I’m trying something different, something new.
I was recently inspired by Pamela Anderson after subscribing to her reflective journal on Pamelaanderson.com. Upon reading a piece that entered my inbox on ageing about the same time I turned 31 I too was compelled to reflect.
On a 6-hour-drive from British Columbia to Alberta, surrounded by majestic mountains blanketed in snow, I entered a state of flow.
At first it was meant to be a paragraph for my monthly newsletter, then it was meant for just me, then I shared it with Michael and in the catharsis that followed I felt something within tell me it was time to share.
This reflective journal entry is titled:
I’m exactly where I’m supposed to be.
Last month I turned 31.
Since my mid-twenties I have been overcome by anxiety in the days leading up to my birthday. It was the night before my 26th birthday when I began crying uncontrollably over the concept of getting older. I was spiralling over how everyone around me was ageing too and the idea of losing friends and family consumed me. In the years that followed, right before my birthday, I would experience panic attacks, feelings of unworthiness and depression.
What made this time around my birthday particularly confusing was that I love the focus that society naturally delivers individuals on their birthdays, even though I am becoming increasingly aware that I don’t know how to respond to attention without being absurdly awkward about it. So why the drama? Why was I internally throwing myself into joy-jail during my solar return?
As I reflect back on these recent years and fear surrounding my birthday I am drawn to highlight the bigger picture of those years.
That first experience of panic over my birthday that I mentioned, before turning 26, was also just a handful of days before I launched Postcards from Hawaii and not only was I riddled with nerves I was in deep combat with ugly comments from family.
Thanks to a handful of influencers, content creators were receiving a nasty reputation (still do) and the idea of making money through a blog was inconceivable to the masses (still is). My Dad, after ridiculing the name on the day my blog launched, repeatedly told me I would be nothing. My Mum (through her best intentions) feared how long I would be unemployed having spent the past 8 years working. My cousin single-handedly destroyed our bond by telling me that if I’m not careful with what I say I will be the reason our teenage cousins kill themselves, whilst another cousin unfollowed me for sharing photos of myself in a swimsuit and another one sent me a DM saying “it would be nice to see you in photos with other people, or perhaps photos without you in them”. Yeah, it sucked.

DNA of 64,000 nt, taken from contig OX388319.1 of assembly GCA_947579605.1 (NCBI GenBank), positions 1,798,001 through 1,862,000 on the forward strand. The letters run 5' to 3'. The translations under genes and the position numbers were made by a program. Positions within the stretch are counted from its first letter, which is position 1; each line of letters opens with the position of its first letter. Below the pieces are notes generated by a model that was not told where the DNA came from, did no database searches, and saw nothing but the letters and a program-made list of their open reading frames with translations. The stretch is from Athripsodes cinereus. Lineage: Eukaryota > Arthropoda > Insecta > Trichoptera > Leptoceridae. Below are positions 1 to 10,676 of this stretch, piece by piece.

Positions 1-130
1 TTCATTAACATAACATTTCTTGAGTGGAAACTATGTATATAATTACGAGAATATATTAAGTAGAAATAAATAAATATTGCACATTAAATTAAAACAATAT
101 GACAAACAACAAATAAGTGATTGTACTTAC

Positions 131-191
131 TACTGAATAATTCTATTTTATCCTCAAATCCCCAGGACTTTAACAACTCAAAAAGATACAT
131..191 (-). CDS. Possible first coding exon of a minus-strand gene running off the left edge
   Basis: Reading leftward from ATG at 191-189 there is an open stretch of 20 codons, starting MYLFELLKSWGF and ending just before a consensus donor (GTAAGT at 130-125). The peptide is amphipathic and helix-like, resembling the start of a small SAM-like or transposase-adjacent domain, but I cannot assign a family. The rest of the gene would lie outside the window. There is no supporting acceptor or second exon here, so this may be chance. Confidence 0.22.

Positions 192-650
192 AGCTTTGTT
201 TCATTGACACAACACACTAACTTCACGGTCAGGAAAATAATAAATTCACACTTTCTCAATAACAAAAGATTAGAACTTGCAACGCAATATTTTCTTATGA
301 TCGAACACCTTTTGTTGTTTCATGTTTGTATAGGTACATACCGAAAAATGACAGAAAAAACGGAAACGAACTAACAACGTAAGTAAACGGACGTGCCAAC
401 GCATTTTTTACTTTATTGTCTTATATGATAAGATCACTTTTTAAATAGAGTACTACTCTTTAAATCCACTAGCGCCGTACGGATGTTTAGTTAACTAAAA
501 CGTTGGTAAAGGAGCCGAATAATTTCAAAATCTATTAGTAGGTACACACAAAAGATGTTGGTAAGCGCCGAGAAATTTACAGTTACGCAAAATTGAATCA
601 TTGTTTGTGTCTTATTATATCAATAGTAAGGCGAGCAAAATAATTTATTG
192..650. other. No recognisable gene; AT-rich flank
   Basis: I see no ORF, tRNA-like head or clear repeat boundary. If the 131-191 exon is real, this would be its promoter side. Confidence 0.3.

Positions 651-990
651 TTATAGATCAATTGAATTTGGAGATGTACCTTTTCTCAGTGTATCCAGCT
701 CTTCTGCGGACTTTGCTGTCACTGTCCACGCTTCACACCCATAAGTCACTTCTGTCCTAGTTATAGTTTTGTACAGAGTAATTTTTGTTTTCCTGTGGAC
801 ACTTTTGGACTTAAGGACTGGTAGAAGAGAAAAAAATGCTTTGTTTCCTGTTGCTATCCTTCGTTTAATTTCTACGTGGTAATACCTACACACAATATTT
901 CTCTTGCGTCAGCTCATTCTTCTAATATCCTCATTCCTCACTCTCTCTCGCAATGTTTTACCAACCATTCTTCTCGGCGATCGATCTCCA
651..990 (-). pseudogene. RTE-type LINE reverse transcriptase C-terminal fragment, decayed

In the years that followed, I lived at home where I defended my choices daily and then there was the pandemic which amongst other traumas pressed a 19-month-long pause on my move to Canada and, I know this one was deeply felt by all, years of my life seemed to disappear before my eyes in lockdown. That takes us up to last year when I turned 30.
At that time I was deeply unhappy living in Canada – not to mention restrictions paired with Michael’s positive covid test result led to upturned plans for that birthday.
Complicated doesn’t even begin to cover how I felt in the first 8 months of living in Canada.
I spent the three years since applying to move dreaming of my life in North America but in the unexpected time I spent in London right before moving to Vancouver, my desire to move was wavering.
My mental health was improving, my blog was picking up as the world slowly reintroduced travel and I was getting more clients. I was finding myself again and then the border to Canada opened and I didn’t want to go.
Mustering up the motivation to leave London was like the end of a candle, when you can see there’s wax but the wick isn’t lighting anymore.
I did it anyway because, honestly, I felt I had to (a topic my therapist paid her rent with no doubt) and by the start of 2022 I was deeply unhappy. All around me people told me I must be so happy I’m finally living my dream but I cried all the time. I wouldn’t leave the house alone and through the very worst of it I wasn’t eating unless someone was watching me. I dropped 9lbs in two months which led to being encouraged by a naturopath to reintroduce meat into my diet therefore ending my journey as a vegetarian which just added to my identity crisis after moving.